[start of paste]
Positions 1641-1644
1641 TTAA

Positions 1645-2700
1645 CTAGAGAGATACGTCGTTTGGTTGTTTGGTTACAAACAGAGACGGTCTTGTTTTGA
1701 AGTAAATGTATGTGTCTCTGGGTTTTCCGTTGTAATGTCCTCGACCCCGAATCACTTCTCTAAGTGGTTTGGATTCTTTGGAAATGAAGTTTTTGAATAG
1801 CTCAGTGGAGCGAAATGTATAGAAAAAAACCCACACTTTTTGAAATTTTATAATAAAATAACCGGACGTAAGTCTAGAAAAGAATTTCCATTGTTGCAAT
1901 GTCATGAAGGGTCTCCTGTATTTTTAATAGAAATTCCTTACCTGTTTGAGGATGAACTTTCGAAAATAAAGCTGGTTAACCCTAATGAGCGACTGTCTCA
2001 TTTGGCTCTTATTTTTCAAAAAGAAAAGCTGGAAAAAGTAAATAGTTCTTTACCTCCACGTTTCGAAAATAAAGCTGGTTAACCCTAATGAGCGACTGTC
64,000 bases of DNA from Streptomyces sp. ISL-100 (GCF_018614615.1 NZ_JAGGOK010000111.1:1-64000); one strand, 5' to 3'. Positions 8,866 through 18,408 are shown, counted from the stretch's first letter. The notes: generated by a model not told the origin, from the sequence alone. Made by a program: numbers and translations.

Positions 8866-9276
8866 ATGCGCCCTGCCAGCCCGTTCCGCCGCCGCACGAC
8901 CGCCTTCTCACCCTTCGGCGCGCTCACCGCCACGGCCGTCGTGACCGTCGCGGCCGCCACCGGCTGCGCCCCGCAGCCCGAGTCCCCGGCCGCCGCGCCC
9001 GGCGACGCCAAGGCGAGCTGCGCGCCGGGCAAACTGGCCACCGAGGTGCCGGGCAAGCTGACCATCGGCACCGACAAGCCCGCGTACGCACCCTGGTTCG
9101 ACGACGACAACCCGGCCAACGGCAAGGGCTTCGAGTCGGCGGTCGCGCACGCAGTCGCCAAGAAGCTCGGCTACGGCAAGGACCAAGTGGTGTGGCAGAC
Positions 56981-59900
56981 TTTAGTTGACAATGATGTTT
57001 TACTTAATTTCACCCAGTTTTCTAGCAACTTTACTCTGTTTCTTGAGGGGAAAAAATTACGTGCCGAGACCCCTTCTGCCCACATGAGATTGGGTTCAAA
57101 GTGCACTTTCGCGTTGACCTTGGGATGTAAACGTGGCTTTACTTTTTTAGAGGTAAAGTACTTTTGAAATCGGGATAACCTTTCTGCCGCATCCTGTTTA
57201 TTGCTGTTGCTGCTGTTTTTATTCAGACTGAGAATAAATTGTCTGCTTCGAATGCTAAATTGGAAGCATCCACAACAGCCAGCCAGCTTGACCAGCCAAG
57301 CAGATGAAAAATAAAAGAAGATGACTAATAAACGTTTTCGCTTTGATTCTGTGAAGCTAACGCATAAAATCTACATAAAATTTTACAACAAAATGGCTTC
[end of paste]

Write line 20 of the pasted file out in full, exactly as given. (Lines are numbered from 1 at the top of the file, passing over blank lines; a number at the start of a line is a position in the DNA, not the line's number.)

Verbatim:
57301 CAGATGAAAAATAAAAGAAGATGACTAATAAACGTTTTCGCTTTGATTCTGTGAAGCTAACGCATAAAATCTACATAAAATTTTACAACAAAATGGCTTC